Lamingtons

Ah, the humble lamington; stale sponge soaked in chocolate sauce then coated in coconut. Made by CWAs and Scouts for fundraisers across Australia and loved by all. This iconic treat is always served in this house on Australia Day. Since we’re a week out it’s time to make the sponge 😉

lamington tandem dipping

My mom, Pat, and I making Lamingtons. It isn’t often that I get to cook with her any more as this year marks 20 since I moved to Australia. I taught her how to make these so watch out Riverlanding.

I love the history of the lamington. It is named after the Lamingtons, the Governor of Queensland from 1896 to 1901. Who created it is a bit sketchy, but what I love is that regardless of the person the circumstances leading to its creation are the same. Some time around the turn of the century the Lady and Governor Lamington needed refreshments for some unexpected guests and a resourceful chef or cook took some stale cake, dipped it in chocolate and rolled it in coconut. Coconut was a very exotic ingredient back then, but a staple at Government House’s kitchen as the chef’s wife was Tahitian. Everyone raved about them, clambering for the recipe.

Isn’t that how it always is, the thing you whip up while swearing under your breath about how a bit of notice would have been nice turns out to be your champion recipe.

It didn’t take long for the recipe to migrate south out of Queensland to Sydney and eventually across the ditch to New Zealand. Sorry my kiwi friends, this one truly is an Aussie original. The 2014 newspaper piece by Olaf Priol (an anagram of April Fool) claiming that the lamington was really a Wellington stolen by us convicts, was in fact an April Fools day joke. I’m going to avoid any controversy here by not mentioning pavlova. Enjoy my friends!

Lamington

  • Servings: 16-25 pieces
  • Difficulty: capable cook
  • Print

The iconic Aussie Lamington makes great use of any day old sponge or pound cake.

Credit: headachefreefoodie.com

Required skills: melting butter in the microwave; egg breaking with no shells in the bowl; using a measuring cup instead of eyeballing it; lining a baking tin with baking paper.

This recipe is really simple. I’m offering a sponge recipe here but you can use your favourite one that you know is migraine-trigger-free. You just need to make it the night before as the stale cake absorbs the chocolate sauce better and doesn’t fall apart when bitten into. This is a great treat to make with kids as they love dipping the cake into the chocolate sauce.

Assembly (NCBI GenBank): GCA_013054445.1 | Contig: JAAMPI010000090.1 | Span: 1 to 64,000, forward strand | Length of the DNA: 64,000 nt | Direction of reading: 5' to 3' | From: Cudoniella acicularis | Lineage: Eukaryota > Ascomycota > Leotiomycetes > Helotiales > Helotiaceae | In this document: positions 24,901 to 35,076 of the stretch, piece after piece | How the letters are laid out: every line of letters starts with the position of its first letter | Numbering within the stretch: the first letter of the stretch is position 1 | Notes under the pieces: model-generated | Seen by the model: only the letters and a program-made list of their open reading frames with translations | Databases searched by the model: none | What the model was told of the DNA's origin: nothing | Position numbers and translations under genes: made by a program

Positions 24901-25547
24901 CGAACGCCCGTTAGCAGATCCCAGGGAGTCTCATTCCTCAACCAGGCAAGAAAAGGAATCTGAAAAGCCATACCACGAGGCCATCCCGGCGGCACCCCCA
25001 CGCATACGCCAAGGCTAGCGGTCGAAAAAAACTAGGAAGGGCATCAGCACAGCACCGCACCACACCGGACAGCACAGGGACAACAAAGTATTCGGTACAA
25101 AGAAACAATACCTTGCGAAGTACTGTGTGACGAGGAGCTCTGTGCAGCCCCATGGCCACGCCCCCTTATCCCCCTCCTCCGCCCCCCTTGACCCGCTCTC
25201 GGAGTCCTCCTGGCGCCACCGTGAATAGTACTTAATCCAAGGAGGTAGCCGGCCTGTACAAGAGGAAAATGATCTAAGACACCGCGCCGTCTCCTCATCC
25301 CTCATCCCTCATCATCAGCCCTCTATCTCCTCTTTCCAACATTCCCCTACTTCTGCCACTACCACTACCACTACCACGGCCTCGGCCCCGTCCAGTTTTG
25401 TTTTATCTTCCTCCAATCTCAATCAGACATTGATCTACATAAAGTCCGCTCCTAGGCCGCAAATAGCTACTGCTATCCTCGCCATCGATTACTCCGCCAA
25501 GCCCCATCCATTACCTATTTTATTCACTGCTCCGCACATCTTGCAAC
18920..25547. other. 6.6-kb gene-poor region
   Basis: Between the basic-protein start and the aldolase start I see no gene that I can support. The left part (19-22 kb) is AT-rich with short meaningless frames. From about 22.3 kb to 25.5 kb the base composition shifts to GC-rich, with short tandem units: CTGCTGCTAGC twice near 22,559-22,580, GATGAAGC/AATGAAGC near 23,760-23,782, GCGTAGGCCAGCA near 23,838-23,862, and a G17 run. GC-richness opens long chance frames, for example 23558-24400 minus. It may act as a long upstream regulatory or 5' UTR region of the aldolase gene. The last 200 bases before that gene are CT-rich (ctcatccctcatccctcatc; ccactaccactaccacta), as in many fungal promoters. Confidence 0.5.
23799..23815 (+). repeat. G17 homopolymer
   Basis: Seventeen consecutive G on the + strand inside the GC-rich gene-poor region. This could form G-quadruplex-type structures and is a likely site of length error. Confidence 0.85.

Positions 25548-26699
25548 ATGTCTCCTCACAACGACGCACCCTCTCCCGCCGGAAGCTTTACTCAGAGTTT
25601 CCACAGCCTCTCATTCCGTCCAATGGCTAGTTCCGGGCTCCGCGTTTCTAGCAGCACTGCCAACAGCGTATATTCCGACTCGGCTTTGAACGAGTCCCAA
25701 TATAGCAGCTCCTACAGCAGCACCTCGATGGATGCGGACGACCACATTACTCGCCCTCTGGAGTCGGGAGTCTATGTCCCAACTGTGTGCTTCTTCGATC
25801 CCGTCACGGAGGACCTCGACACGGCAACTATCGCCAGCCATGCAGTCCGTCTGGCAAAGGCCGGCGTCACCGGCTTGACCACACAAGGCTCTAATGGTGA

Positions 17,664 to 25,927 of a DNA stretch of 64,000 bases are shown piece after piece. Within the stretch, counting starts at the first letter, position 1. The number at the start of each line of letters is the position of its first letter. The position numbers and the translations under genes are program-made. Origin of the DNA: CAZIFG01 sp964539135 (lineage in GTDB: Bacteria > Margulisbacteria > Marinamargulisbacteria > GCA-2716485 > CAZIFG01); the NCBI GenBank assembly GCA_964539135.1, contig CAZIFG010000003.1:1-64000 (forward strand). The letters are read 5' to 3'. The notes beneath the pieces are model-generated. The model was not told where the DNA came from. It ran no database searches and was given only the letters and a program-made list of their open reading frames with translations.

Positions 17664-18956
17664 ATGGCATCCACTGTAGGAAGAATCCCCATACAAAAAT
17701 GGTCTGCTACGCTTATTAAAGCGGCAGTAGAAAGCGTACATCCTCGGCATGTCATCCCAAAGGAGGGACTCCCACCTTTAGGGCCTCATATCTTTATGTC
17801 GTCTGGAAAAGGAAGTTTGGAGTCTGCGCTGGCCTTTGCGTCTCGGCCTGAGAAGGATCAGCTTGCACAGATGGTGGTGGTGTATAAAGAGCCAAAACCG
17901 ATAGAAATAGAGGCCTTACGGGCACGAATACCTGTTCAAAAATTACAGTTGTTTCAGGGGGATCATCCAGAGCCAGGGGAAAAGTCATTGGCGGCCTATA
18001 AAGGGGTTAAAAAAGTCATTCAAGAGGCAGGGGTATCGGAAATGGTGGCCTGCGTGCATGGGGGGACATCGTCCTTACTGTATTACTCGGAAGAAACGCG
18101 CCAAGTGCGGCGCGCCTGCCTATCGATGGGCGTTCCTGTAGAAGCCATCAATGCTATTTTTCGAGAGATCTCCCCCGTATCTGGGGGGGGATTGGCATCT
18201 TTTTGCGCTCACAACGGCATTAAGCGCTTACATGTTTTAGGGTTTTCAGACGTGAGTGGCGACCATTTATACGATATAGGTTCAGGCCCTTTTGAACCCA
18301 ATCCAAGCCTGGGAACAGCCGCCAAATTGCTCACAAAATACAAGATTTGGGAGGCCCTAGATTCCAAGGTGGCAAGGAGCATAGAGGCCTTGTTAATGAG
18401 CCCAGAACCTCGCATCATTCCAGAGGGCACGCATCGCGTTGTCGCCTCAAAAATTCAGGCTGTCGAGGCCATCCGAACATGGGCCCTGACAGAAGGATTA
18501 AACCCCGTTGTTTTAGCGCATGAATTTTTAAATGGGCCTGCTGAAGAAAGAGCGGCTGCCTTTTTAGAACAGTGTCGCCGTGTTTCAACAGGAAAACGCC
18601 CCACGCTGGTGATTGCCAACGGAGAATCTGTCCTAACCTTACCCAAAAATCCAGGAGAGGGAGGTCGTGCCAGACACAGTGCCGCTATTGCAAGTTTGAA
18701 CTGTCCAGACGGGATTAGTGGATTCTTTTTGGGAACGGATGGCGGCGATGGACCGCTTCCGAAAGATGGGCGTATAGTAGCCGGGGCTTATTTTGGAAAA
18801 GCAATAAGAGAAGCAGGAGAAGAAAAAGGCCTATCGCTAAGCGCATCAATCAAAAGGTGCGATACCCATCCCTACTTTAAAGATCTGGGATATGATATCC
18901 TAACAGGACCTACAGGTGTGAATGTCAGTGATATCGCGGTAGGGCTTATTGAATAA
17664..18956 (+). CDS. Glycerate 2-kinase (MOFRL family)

The biggest tip here is to keep the chocolate sauce in its large saucepan and ladle out small amounts into small, deep bowls for dipping. Once the sauce is contaminated with crumbs which are sticking to the outside of the freshly dipped pieces just make a new crumb free bowl.

You'll Need

Cake

  • 4 eggs
  • 1 cup sugar
  • 1 tsp vanilla extract
  • 1 ⅓ cup flour
  • ½ tsp baking powder
  • 100 gm butter melted and cooled
  • Baking paper
  • 9” (23 cm) square brownie pan

Chocolate Sauce

  • 75 gm butter
  • 1 cup milk
  • ½ cup 100% cocoa
  • 3 cups icing sugar
  • About 3 cups of desiccated coconut
  • Serrated bread knife
  • Large saucepan
  • Whisk
  • sifter
  • A couple of small deep bowls
  • Baking tray
  • Cooling rack
  • Greaseproof or parchment paper

Method

  1. Preheat oven to 180C (350F).
  2. Beat the eggs, sugar and vanilla together with a hand mixer until thick and pale.
  3. Fold through the flour and baking powder.
  4. Gently add the butter a little at a time.
  5. Line your baking tin with baking paper.
  6. Pour the cake mixture into the prepared pan.
  7. Bake at 180C (350F) for 25-30 min or until a skewer comes out clean.
  8. Allow to cool, then lift from the tin with the baking paper and leave on the counter overnight.
  9. The next day you should set up your dipping area before making the chocolate sauce. You’ll need lots of space, small deep bowls for the chocolate sauce, a large bowl in which you put the desiccated coconut, a baking tray covered in grease free paper with a cooling rack situated over it, and a couple of forks and spoons.
  10. Cut the cake into one-to-two-bite-sized squares with the serrated knife. I prefer them to be on the smallish side.
  11. In a large pot over medium heat melt the butter and then using a whisk incorporate the milk.
  12. Sift in the cocoa and whisk until incorporated. Keep whisking until the cocoa is completely dissolved. Turn off the heat.
  13. Sift in the icing sugar 1 cup at a time while continuously whisking to prevent lumps. You want a nice smooth and glossy sauce. Ladle into you small dipping bowl.
  14. You want to work with purpose on the dipping front. I find an extra set of hands really helpful and little ones are best doing the coconut rolling with their hands. This offers multiple opportunities to get chocolate on your fingers.Deconstructed Lamington
  15. Using a fork submerge a piece of cake into the chocolate sauce and roll it around to cover completely. Lift and allow excess to run off.lamington chocolate
  16. Move it to the coconut and roll to coat completely before placing on the baking rack to set.lamington coconut
  17. You can move them to the fridge to help the icing set but they should be served at room temperature.

So my friends, what is something that you flung together with items on hand that everyone raves about?

Informed by science, cooked by you.

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4 thoughts on “Lamingtons

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